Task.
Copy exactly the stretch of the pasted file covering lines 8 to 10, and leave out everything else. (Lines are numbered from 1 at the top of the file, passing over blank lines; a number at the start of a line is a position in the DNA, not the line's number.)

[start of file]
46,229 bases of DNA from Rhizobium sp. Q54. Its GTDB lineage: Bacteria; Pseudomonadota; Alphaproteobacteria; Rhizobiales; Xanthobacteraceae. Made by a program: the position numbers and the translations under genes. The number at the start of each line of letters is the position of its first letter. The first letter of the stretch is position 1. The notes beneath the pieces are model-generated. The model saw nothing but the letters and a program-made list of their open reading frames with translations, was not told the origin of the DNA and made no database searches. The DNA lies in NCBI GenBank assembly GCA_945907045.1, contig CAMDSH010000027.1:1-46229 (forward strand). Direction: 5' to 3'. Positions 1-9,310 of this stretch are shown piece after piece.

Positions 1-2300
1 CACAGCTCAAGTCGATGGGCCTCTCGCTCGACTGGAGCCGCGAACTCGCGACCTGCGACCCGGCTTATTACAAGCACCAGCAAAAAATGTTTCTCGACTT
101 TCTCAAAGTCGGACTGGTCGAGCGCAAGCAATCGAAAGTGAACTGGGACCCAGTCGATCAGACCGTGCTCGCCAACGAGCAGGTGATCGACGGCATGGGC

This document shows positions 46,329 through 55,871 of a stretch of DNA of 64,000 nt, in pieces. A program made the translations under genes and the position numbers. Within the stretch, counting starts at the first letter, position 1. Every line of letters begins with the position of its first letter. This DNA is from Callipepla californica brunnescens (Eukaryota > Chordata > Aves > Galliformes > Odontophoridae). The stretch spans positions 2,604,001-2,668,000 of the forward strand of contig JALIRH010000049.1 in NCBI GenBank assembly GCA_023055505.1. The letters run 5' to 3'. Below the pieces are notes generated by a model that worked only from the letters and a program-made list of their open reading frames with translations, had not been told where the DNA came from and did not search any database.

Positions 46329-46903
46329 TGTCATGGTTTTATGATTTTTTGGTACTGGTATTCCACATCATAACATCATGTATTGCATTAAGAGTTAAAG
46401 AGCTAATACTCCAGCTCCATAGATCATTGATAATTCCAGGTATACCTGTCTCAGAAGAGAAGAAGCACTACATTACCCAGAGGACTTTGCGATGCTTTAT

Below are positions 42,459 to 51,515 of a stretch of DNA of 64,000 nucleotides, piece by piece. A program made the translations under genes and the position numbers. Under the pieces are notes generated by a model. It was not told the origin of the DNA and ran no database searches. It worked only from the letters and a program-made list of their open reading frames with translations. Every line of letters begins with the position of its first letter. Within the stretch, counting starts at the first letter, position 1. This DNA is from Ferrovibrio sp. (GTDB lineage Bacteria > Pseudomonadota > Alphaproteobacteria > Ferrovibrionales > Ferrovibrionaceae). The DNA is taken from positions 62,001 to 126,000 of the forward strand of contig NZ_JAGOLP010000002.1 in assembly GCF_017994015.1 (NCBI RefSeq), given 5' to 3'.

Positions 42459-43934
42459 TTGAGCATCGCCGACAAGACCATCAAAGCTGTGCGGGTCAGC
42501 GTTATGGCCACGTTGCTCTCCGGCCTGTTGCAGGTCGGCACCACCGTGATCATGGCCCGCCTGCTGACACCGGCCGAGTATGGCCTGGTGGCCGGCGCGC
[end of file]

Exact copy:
46401 AGCTAATACTCCAGCTCCATAGATCATTGATAATTCCAGGTATACCTGTCTCAGAAGAGAAGAAGCACTACATTACCCAGAGGACTTTGCGATGCTTTAT

Below are positions 42,459 to 51,515 of a stretch of DNA of 64,000 nucleotides, piece by piece. A program made the translations under genes and the position numbers. Under the pieces are notes generated by a model. It was not told the origin of the DNA and ran no database searches. It worked only from the letters and a program-made list of their open reading frames with translations. Every line of letters begins with the position of its first letter. Within the stretch, counting starts at the first letter, position 1. This DNA is from Ferrovibrio sp. (GTDB lineage Bacteria > Pseudomonadota > Alphaproteobacteria > Ferrovibrionales > Ferrovibrionaceae). The DNA is taken from positions 62,001 to 126,000 of the forward strand of contig NZ_JAGOLP010000002.1 in assembly GCF_017994015.1 (NCBI RefSeq), given 5' to 3'.

Positions 42459-43934